But bad pride, to me, exists outside the realm of subsistence, of humanity even. It’s more like a suit of armor that we put on to protect us, when we’re frightened. When we don’t understand something. When we fear judgment. Again, this instinct is fine. It’s human. But, sometimes, (too often), we utilize bad pride to protect us from fears that aren’t nearly as rationale or as likely-to-be-founded as we think.

In the context of this blog, I offer my opinion that bad pride is standing in the way of social progress. I believe, on the part of certain typically older, typically white citizens, that it’s standing in the way of reality. There’s no other way to contextualize the staggering levels of barely-veiled racism, legacy sexism and fear-based selfishness that have burst to the surface of our cultural “dialogue” in recent years, starting with such tragically justified national causes for fear, as exemplified in one way by 9/11 and in another by the dysfunction and injustices revealed by the recession, and reaching a sad crescendo with the election of the country’s first black president, who also happens to disagree with the version of reality currently put forward by some of the rich old white men who own America.

Bad pride has gotten so poisonous, on the part of the more conservative members of our population, that it’s now often weaponized, by those in power way up at the top of our society, such that they can manipulate some of the very victims of their deceit in such a contemptible way as to lead them to help guarantee their own continued imprisonment in an overcranked system that isn’t completely working anymore and which is rigged against many of us. National pride in particular, which was a legitimate badge of honor years ago, on the part of the prideful, has in recent years become that full-blown suit of armor, a protective layer between the reality of the last few lean years and the preceding years of fear-of-attack and pain, and the illusion that everything would be still okay if only our president wasn’t a villainous black man leading a liberal army dead set on trying to take away what makes our country great.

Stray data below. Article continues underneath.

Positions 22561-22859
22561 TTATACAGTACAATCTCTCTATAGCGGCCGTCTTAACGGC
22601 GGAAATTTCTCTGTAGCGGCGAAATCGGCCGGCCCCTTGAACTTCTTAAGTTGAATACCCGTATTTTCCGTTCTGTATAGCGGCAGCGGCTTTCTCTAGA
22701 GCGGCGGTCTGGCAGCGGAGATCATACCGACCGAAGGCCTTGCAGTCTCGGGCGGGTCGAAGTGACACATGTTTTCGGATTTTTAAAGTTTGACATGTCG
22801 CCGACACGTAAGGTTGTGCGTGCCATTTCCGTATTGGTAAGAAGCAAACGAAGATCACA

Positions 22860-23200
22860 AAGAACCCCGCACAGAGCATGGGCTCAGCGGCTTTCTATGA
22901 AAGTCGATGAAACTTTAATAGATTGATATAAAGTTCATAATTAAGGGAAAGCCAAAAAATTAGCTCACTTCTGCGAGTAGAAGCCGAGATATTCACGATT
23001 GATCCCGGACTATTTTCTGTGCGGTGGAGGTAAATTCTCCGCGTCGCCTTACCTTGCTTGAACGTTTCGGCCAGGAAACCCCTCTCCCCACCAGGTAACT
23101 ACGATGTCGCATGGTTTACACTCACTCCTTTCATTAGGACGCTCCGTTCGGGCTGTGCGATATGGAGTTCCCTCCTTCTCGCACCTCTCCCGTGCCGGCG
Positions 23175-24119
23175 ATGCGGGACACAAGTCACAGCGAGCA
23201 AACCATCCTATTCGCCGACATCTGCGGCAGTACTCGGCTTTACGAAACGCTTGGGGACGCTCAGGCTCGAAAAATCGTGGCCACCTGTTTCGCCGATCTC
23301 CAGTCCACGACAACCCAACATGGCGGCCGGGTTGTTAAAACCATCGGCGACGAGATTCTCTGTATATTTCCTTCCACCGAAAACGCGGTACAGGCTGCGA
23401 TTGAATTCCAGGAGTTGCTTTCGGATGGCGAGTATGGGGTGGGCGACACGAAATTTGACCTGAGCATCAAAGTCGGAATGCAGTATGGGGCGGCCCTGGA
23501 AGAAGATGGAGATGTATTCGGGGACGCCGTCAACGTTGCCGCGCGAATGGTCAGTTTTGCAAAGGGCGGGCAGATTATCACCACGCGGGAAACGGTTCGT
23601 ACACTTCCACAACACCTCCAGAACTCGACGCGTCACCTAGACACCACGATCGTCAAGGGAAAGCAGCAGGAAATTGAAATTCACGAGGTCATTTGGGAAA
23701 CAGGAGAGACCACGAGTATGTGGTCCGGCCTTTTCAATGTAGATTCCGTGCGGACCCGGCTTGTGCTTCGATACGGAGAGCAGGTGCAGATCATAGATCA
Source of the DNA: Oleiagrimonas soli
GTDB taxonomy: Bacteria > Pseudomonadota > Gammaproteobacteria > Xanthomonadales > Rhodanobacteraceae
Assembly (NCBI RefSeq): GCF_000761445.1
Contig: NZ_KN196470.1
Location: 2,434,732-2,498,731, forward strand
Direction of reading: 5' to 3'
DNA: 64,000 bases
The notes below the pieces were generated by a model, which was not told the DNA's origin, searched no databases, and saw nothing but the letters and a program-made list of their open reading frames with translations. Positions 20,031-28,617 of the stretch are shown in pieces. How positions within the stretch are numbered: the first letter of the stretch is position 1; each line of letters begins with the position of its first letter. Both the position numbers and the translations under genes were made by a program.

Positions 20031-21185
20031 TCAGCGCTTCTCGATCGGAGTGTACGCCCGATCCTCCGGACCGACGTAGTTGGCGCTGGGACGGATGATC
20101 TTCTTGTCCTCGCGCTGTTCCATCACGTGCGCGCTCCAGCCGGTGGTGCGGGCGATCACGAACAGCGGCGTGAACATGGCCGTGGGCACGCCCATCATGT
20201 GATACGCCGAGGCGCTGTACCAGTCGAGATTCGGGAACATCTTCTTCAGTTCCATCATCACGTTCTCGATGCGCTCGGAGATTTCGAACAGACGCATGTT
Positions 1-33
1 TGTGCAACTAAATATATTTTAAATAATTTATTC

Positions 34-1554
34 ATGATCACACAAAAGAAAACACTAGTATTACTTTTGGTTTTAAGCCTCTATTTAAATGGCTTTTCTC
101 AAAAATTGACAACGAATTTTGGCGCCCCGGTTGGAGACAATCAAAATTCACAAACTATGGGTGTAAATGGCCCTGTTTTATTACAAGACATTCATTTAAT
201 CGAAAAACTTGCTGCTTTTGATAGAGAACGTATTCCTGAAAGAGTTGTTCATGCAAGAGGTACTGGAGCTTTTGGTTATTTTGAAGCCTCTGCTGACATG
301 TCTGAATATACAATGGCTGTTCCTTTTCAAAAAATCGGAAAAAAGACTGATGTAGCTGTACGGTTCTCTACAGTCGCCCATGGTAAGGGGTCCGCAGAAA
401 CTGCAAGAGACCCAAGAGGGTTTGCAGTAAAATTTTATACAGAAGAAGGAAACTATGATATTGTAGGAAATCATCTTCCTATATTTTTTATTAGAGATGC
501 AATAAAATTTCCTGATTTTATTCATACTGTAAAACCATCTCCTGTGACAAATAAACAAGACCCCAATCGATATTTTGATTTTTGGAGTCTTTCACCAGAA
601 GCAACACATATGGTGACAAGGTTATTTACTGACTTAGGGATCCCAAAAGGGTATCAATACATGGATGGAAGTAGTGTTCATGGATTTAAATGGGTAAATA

Do you know what happens when something that’s meant to be a symbol (a badge) gets turned into armor (a defensive layer of “impenetrable” material between us and the world)? The first and most obvious thing that happens is that you become actually separated from the world, and all its beauty, along with all the supposed ugliness you’re avoiding. The second thing is that you become slow. Unable to keep up. Because you are weighed down by the burden of your defenses. You better hope you’re satisfied with the way things are, because you’re not getting anywhere new very quickly anytime soon – even if your surroundings later change in ways that aren’t too your liking. The road to a better place starts and ends with our ability to maintain that which preceded us, so that others might follow and help us continue to pave the way forward.

The last things that happens, when bad pride gets bombarded by ideas steeped (no matter how subtly) in hate, is that pride gets turned into something worse than an impediment against progress, as the armor which once was a badge gets melted down in the crucible of anger and repurposed on your behalf by those who stand to benefit directly from the ability of your pride and your hate to keep things the same. In this way, bad pride is made into barbs for perforating both progress and decency.

The strange and difficult thing about all this is that we do need (good) pride if we are ever going to be able to deliver ourselves to a place of justice and freedom.